As tablet sales decline, Apple shows it is not afraid to eat itself

2 Feb 2015

While Apple dominates global shipments of tablet computers, it is not afraid to allow its new and larger-screened iPhone line-up eat into its iPad channel. It’s cannabilisation Jim, but not as we know it.

The latest worldwide tablet shipment figures from IDC found that overall shipments for tablets and two-in-one devices reached 76.1m in Q4, down 3.2pc.

Overall for the year tablets were up 4.4pc to 229.6m, but the fact that numbers were faltering in the normally frenetic holiday season is a cause for concern

“The tablet market is still very top heavy in the sense that it relies mostly on Apple and Samsung to carry the market forward each year,” said Jitresh Ubrani, Senior Research Analyst, Worldwide Quarterly Tablet Tracker.

“Although Apple expanded its iPad lineup by keeping around older models and offering a lower entry price point of US$249, it still wasn’t enough to spur iPad sales given the excitement around the launch of the new iPhones. Meanwhile,

Apple’s lead over other vendors has yet to be truly challenged as it shipped 21.4 million tablets, accounting for over a quarter of the market with 28.1pc volume share.

“Despite an apparent slow-down of the market, we maintain our forecast about tablet growth in 2015,” said Jean Philippe Bouchard, Research Director, Tablets at IDC.

“Microsoft’s new OS, a general shift towards larger screen form factor and productivity focused solutions, and technology innovations such as gesture interface that could be introduced in tablets will help the market maintain positive growth in 2015.”

A tech giant not afraid to kill its young

IDC surmised that Apple’s efforts to maintain iPad momentum have fallen flat so far as the latest generation of the iPad Air and mini offer very minimalistic upgrades over their previous versions.

Cannibalisation at the bottom from the iPhone and at the top from the Mac appear to be a serious issue for the iPad, it reasoned.

But we can also reason that cannibalisation isn’t necessarily a bad thing in the Apple mindset.

It is only 14 years since the iPod changed music history but now the iPod barely rates a mention when Apple announces its massive quarterly results.

Apple isn’t sentimental when it comes to growth, and if one product’s success erodes another’s, then as long as the numbers add up and the boundaries of technology are being advanced and the competition is bleeding, then it is all good.

Apple’s turnaround from near-death to the biggest company in tech in less than two decades has been phenomenal.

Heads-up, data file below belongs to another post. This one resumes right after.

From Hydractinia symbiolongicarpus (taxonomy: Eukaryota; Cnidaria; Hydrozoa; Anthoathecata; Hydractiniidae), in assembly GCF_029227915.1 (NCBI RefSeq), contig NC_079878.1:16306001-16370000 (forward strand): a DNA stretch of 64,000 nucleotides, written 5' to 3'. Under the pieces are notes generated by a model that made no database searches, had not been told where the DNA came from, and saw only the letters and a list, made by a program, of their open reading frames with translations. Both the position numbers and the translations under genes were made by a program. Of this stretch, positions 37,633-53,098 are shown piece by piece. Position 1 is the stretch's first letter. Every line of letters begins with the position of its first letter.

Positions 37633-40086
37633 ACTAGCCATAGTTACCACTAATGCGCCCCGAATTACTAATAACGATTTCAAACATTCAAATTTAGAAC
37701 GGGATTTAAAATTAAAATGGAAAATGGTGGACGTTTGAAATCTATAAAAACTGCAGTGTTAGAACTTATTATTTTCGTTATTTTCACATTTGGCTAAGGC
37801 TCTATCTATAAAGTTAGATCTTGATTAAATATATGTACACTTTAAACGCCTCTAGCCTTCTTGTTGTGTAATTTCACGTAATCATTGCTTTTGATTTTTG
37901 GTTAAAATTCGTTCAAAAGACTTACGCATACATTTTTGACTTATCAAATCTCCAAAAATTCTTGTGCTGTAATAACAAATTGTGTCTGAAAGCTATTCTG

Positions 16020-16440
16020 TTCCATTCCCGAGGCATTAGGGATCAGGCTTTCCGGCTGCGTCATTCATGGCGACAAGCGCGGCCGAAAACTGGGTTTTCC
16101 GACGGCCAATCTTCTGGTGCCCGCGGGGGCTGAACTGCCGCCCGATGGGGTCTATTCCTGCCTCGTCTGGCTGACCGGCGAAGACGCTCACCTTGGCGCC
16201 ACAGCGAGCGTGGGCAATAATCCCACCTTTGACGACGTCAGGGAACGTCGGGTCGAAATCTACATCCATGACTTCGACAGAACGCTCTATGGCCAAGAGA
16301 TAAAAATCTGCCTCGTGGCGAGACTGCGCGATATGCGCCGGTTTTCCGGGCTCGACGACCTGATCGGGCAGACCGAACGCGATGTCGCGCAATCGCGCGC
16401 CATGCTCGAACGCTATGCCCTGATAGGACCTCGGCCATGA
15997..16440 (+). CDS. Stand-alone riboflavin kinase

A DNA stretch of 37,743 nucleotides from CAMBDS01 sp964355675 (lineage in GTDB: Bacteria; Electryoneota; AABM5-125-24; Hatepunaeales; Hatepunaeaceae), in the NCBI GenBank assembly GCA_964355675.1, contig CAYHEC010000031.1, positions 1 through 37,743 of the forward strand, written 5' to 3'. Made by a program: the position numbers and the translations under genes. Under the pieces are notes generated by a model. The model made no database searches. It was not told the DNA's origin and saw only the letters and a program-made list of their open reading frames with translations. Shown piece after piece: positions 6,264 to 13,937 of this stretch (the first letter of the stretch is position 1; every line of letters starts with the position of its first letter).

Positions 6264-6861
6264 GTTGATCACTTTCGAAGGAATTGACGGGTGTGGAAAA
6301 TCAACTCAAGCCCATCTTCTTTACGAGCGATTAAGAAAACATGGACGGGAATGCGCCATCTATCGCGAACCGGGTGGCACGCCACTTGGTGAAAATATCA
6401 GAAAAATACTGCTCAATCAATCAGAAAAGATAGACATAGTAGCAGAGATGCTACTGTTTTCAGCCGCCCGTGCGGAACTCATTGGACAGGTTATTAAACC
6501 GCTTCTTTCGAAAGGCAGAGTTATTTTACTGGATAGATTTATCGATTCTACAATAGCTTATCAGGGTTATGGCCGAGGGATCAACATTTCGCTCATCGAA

Remember, this is a company that 18 years ago was bailed out by Microsoft in 1996 as bankruptcy loomed. Now Apple’s Q4 profits are three times that of Microsoft’s Q4.

Last week Apple posted the highest profit in business history with profits of US$18bn arising from revenues of US$75bn during which it sold 74.5m iPhones and 21.4m iPad devices.

If you look closely enough it appears the iPad is beginning to suffer some of the fate of the iPod. While Apple still sells iPods to an appreciative audience, it wasn’t afraid to cannibalise this once lucrative cash cow by putting iPod functionality in iPhone and subsequently iPad devices.

Now the iPad – namely the iPad mini – is being eroded by the popularity of the new iPhone 6 and iPhone 6 Plus smartphones, the latter of which has a 5.5-inch display, and uncomfortably close to the iPad mini’s 7.8-inch screen.

This is not the disaster that people think it is. Apple sold more iPhone devices in Q4 than it did in the entire year of 2011.

To understand the psyche of Apple it is this: build stuff that people actually want. It doesn’t actually matter if one product set loses out as long as enough people are buying enough satisfactory product.

And the key here is satisfaction. Apple’s doctrine is predicated around building the right stuff when it is good and ready, when it knows satisfaction levels will be high.

Apple also tends to re-focus on product lines and push the boundaries even further. And each product set relies on the other to drag itself forward. Look at how the latest OS X Yosemite has borrowed heavily from iOS and vice versa. In October Apple revealed its new iMac Retina 5k display, proving there’s plenty of life in the desktop yet. In Q4 Apple sold 5.5m Mac computers, straddling ultra portable MacBook Air devices to sturdy MacBook Pro and iMac desktop products.

It is the next 12 months that are going to be interesting. Samsung has had smart watches out in the market for close on two years and Sony for much longer than that. Apple instead took its time and built the product it wanted to build, with the finish it wanted and with the apps ecosystem in place for a launch in April.

The same is true for the latest generation of iPhones. Samsung has had its Note phablet on the market for about three years now and rivals like HTC and Sony were producing large screen devices of around 4.7- and 5-inches for the past two years.

Only in September did Apple reveal its 4.7-inch iPhone 6 and its 5.5-inch iPhone 6 Plus smartphones to popular acclaim.

If one larger screen device erodes demand for another even larger screen device in the short or long term it doesn’t matter as long as consumers are staying loyal and are prepped to buy the next big thing when it comes along. And when Apple is good and ready.

It’s Apple’s formula, and US$18bn in profit shows the numbers are adding up.

John Kennedy is a journalist who served as editor of Silicon Republic for 17 years